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Today’s News - Wednesday, July 11, 2012

•   Russell gives a mixed review to London Olympics "conflicted architecture" (ArcelorMittal Orbit - "image of industrial apocalypse"), but it does seem to be "tightly focused on leaving an extraordinary legacy for a part of east London that's seen little investment" (great slide show!).

•   Byrnes ponders whether the very expensive, large, and "fancy" Olympics Media Center was worth it: "Its post-Olympics future has been a cause for concern - with its size and public cost seemingly too high to secure a healthy long term future."

•   Novelist and "psychogeographer" says Olympics architects "should retrain as dentists, where they would find a more suitable outlet for their sculptural skills" (reference to veneers, "lickspittle," and snake oil included).

•   Olcayto bemoans plans that "could ruin UK's finest gridiron townscape will lazy urban design," but at least "residents have thankfully chosen the least bad option."

•   Clark takes a long look at the "evolution of our increasingly privatized cities": are non-profit community development corporations doing a better job running things?

•   Anderson examines the "data revolution" in the built environment that "could transform marketplace dynamics, but what does this data mean and how much is it worth?"

•   From Down Under, Australia's AIA unveils images of its six installations for the Venice Biennale intended to "challenge traditional perceptions of what it is to be an architect."

•   A new online forum "aims to address a wide range of issues that affect women architects" both in Australia and internationally.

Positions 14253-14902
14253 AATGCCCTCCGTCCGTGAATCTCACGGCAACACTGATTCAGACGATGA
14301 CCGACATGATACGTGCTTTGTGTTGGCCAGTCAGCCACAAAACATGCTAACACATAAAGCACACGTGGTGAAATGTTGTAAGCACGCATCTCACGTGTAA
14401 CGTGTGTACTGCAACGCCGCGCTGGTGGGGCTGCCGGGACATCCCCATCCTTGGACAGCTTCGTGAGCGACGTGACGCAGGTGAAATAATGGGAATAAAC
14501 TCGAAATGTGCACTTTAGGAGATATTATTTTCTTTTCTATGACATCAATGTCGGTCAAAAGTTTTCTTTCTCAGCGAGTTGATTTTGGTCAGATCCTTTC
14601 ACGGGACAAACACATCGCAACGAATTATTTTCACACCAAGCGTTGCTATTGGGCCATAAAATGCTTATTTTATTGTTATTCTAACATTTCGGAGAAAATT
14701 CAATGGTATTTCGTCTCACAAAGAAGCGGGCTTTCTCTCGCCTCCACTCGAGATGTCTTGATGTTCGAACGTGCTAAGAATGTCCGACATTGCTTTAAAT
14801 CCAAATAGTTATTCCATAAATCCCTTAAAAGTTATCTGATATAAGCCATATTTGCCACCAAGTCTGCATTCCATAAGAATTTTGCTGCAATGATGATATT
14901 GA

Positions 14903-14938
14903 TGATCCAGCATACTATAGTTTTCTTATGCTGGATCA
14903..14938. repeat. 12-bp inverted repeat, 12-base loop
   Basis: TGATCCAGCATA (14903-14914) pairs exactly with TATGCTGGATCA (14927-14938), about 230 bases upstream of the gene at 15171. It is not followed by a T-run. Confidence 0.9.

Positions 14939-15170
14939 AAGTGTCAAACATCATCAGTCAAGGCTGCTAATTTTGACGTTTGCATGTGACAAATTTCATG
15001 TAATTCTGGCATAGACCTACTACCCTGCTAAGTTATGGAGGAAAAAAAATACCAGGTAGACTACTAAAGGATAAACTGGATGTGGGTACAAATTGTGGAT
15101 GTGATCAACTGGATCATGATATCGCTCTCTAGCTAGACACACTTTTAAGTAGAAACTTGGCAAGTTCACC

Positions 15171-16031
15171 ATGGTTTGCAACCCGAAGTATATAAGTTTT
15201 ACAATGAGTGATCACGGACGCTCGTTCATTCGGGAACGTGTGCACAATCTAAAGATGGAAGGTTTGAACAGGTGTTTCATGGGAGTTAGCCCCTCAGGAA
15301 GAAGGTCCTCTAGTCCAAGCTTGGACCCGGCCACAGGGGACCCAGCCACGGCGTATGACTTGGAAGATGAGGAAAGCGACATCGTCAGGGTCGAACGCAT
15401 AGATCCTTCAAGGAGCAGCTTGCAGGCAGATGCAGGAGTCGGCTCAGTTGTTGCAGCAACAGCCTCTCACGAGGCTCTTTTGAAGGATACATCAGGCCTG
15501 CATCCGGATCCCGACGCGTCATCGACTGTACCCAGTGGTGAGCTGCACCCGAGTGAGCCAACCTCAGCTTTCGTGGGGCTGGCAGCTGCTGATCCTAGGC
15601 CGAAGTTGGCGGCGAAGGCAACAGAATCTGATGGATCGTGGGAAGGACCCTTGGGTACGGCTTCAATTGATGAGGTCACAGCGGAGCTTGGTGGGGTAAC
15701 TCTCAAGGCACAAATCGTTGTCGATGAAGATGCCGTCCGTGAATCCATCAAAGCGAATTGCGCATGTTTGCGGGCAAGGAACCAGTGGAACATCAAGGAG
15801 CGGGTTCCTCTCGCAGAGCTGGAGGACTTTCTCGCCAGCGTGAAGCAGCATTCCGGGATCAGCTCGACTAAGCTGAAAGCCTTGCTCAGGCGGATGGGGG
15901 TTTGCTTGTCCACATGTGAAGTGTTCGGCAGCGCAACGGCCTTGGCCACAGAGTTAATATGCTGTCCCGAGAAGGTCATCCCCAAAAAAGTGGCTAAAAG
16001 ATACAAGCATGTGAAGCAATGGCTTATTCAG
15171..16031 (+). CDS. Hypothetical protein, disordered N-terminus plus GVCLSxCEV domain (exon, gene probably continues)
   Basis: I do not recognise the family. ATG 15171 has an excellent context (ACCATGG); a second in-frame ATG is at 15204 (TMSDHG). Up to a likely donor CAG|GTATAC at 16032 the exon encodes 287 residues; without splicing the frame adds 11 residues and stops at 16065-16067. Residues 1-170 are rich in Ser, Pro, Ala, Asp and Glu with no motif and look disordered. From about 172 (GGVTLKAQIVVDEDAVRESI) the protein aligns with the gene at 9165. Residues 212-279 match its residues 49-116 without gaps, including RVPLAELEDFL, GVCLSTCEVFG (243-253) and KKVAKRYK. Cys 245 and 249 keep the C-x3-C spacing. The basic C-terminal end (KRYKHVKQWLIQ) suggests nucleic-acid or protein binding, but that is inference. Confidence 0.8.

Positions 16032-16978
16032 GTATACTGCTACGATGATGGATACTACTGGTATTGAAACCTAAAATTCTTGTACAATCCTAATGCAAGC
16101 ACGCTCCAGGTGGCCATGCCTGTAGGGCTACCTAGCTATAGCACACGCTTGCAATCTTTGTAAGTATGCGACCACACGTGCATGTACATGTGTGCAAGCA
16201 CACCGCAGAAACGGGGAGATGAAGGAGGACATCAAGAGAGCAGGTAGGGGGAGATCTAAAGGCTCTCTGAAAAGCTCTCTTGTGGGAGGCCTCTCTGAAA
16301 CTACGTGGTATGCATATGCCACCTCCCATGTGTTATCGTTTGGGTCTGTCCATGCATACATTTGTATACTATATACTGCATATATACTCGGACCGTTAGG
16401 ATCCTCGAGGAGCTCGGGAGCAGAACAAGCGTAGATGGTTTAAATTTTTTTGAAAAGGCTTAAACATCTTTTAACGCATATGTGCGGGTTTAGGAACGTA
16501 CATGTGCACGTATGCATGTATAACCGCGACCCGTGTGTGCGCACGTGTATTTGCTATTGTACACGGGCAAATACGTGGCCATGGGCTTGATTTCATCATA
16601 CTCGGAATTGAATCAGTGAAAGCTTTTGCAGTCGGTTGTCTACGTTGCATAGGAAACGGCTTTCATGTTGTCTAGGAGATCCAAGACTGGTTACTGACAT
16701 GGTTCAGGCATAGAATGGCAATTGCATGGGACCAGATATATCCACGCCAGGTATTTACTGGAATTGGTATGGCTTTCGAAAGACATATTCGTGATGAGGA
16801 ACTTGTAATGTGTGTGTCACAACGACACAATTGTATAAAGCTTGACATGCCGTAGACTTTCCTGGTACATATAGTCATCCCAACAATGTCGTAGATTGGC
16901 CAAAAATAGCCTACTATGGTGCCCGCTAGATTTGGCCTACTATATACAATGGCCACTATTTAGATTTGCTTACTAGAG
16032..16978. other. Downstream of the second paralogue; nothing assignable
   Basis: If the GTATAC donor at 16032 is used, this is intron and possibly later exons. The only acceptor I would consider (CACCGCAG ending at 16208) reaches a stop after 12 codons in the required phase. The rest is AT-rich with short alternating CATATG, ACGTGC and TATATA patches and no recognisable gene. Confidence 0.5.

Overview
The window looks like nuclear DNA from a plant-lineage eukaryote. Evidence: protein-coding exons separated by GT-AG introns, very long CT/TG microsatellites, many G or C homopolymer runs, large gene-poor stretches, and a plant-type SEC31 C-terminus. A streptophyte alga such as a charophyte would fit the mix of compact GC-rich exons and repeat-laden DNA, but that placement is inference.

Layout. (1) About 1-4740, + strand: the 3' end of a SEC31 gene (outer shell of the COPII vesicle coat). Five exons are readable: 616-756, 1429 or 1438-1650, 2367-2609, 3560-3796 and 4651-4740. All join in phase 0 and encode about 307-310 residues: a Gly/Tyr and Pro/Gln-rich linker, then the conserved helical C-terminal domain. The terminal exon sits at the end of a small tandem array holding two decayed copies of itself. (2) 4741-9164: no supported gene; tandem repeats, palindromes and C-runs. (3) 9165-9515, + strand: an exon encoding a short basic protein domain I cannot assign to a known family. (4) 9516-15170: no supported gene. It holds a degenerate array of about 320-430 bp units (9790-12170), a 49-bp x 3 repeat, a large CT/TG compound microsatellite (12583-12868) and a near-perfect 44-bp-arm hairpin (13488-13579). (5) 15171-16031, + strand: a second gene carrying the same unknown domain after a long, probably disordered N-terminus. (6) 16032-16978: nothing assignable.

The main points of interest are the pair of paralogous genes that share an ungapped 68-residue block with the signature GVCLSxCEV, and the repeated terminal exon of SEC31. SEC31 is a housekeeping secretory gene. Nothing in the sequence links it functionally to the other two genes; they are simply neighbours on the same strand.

•   McAllen, Texas, boasts the largest library in the country - carved out of a cavernous space of a former Wal-Mart store.

•   Chaban on the starchitect-studded shortlist to make over 425 Park Ave. (nary a Gehry - or any American architect - in sight).

•   Bernstein cheers Rogers Marvel hitting its stride (so do we!).

•   King gives kudos to San Francisco's latest and "among the most ambitious" parklets (but swarms of comments are bitterly biting, which surprises us).

•   Berger basks in a "playground renaissance" in Seattle parks, "but are we going too far with privatized zip lines?"

•   Maurice Cox named director of Tulane City Center and new associate dean for community engagement at the university's School of Architecture (lucky Tulane!).

•   We couldn't resist: photographer Rüger rambles through another deserted Soviet base near Berlin (stunning slide show).

•   Call for entries: 2012 Cleveland Design Competition: re-imagine the abandoned lower streetcar level of Cleveland's Detroit-Superior Bridge as a dynamic public space.



  


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